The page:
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New Year answer to school fundraising crisis

Fundraising Solutions Limited
Adcard Limited

Media Release

December 23, 2008

New Year answer to school fundraising crisis

Two new initiatives where schools take healthy commissions on goods and services bought by their communities are set to bring in thousands of dollars in 2009 and save them just as other fundraising sources are drying up.

The new programmes are timely as it was revealed late in 2008 that Canterbury schools are struggling after a $42 million slump in locally raised funds.

A local business has developed a system where schools and other groups receive commission from goods bought from a catalogue that the schools send to their communities.

“People have 10 days to place their orders for products in our Sure to Raise catalogue and the schools take between 20 and 40 percent of the purchase price for everything sold,” says Fundraising Solutions Director Rob Ballantyne.

The products available are mainly household necessities. They are all environmentally friendly.

“By encouraging parents to buy some of their goods like laundry powder from the catalogue, they can help their schools without needing to spend extra money,” says Mr Ballantyne.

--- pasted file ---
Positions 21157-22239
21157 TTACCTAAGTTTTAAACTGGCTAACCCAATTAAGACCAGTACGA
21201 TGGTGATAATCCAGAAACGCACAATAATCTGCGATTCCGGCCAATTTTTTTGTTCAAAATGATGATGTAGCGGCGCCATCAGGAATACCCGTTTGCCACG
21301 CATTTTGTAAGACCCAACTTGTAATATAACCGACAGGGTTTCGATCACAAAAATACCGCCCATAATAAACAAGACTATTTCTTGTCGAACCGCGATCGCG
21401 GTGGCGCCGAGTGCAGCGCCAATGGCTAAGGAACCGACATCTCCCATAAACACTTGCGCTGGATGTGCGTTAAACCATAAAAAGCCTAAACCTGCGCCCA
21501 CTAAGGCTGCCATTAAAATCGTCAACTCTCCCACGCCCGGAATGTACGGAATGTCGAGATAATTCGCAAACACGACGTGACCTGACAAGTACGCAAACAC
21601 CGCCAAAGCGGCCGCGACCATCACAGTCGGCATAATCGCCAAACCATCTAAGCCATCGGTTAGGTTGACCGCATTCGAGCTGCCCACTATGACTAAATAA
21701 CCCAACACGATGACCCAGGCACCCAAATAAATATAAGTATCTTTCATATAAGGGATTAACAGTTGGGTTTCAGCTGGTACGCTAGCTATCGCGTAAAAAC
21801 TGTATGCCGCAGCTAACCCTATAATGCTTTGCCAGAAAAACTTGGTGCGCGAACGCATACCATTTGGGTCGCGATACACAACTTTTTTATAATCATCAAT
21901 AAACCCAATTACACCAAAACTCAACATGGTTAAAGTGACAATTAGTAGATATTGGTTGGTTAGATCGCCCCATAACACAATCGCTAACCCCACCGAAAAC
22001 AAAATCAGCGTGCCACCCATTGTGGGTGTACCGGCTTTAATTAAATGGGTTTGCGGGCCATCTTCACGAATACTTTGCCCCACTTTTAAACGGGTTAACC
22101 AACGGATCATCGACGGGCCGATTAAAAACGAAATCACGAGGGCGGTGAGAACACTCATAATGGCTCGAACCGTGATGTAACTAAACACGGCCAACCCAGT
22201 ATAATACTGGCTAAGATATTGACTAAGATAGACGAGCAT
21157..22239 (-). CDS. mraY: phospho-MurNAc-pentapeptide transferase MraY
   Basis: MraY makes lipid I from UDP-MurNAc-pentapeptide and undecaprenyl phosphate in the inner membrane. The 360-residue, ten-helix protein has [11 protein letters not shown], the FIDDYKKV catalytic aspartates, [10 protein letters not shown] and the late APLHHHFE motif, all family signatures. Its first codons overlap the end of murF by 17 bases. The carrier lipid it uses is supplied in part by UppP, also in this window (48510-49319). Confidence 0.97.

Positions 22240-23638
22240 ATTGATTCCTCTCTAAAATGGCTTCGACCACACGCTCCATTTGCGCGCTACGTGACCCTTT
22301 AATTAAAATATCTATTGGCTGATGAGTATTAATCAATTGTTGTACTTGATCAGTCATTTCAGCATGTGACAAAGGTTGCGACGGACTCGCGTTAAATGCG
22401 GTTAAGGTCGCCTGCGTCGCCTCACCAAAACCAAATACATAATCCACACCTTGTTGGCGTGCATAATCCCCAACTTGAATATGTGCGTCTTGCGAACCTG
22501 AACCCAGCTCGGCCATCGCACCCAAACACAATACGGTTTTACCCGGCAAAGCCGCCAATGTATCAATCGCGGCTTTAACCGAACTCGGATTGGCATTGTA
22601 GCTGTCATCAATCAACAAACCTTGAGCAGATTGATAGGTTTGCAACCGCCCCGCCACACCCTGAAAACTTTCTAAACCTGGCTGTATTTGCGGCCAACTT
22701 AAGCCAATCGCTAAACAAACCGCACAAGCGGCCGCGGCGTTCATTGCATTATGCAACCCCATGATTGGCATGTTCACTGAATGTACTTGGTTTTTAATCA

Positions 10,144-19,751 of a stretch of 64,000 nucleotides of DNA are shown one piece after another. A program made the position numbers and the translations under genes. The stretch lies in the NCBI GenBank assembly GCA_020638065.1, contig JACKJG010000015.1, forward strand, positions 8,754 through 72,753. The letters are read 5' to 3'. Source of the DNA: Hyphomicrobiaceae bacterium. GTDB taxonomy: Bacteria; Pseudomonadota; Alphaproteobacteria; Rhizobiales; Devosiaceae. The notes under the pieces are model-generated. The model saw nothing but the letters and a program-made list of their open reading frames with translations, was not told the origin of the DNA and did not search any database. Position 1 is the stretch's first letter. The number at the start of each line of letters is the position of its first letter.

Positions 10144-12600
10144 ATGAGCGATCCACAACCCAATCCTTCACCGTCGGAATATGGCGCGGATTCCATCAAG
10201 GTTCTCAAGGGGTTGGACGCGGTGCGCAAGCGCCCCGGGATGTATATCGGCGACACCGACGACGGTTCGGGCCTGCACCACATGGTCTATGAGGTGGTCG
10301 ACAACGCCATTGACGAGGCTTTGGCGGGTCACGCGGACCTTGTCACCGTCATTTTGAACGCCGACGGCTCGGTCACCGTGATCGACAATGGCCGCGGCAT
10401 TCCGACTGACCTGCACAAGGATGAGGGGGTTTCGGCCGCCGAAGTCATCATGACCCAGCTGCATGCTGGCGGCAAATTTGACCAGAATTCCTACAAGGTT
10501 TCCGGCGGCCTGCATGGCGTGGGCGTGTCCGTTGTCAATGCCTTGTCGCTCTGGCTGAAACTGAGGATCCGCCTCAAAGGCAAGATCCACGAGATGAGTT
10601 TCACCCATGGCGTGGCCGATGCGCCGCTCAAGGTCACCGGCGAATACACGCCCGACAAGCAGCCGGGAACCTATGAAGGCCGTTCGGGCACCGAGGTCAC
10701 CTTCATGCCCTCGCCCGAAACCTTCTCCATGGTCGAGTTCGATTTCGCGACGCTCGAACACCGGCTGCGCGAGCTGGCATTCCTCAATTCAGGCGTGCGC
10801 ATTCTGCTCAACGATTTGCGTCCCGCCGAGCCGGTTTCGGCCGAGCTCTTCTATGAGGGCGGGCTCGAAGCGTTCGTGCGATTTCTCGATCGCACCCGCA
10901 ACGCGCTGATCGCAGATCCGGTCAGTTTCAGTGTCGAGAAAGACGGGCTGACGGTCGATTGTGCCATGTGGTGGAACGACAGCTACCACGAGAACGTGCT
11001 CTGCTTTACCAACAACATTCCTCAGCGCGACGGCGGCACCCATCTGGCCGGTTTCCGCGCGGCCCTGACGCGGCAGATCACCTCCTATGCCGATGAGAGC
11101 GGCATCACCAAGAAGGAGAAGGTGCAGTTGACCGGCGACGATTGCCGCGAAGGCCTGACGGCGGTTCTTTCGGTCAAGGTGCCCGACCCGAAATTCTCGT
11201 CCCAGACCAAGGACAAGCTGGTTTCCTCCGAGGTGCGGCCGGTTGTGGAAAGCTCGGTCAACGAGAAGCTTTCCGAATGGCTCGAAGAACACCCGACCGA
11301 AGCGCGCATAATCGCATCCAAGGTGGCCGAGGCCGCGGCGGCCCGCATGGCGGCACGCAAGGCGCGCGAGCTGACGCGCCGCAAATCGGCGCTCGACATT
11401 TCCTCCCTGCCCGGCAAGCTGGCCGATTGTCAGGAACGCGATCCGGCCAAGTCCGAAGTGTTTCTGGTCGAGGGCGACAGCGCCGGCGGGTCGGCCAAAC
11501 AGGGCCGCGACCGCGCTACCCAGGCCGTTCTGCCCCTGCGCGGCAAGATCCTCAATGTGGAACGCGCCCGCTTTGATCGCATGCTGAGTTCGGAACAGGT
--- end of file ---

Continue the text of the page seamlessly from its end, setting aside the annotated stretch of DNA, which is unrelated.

The second initiative is an affiliate programme offered by local company, Adcard Limited. It provides business card advertising systems in high foot traffic areas.

“Our system is called Autopilot Fundraising. It’s referral-based and requires no selling on behalf of the school,” says Adcard Director, Nic Dale.

“It’s simple and effective. The school introduces us to a business that then hosts or is promoted in an AdCard display. The school in turn gets 10 percent of the ongoing income earned. Autopilot Fundraising provides an income stream for schools by working with businesses rather than putting more pressure on busy families within the school community,” says Mr Dale.

Schools are heavily reliant on fundraising. In 2007 a massive 38 percent of school funding came from charitable goodwill or optional fees.

“If the slump continues, our pupils will ultimately pay the price. The beauty of our systems is that they provide ongoing income for 2009 and beyond and don’t require staff time or parents digging deep into their pockets,” Messrs Ballantyne and Dale conclude.


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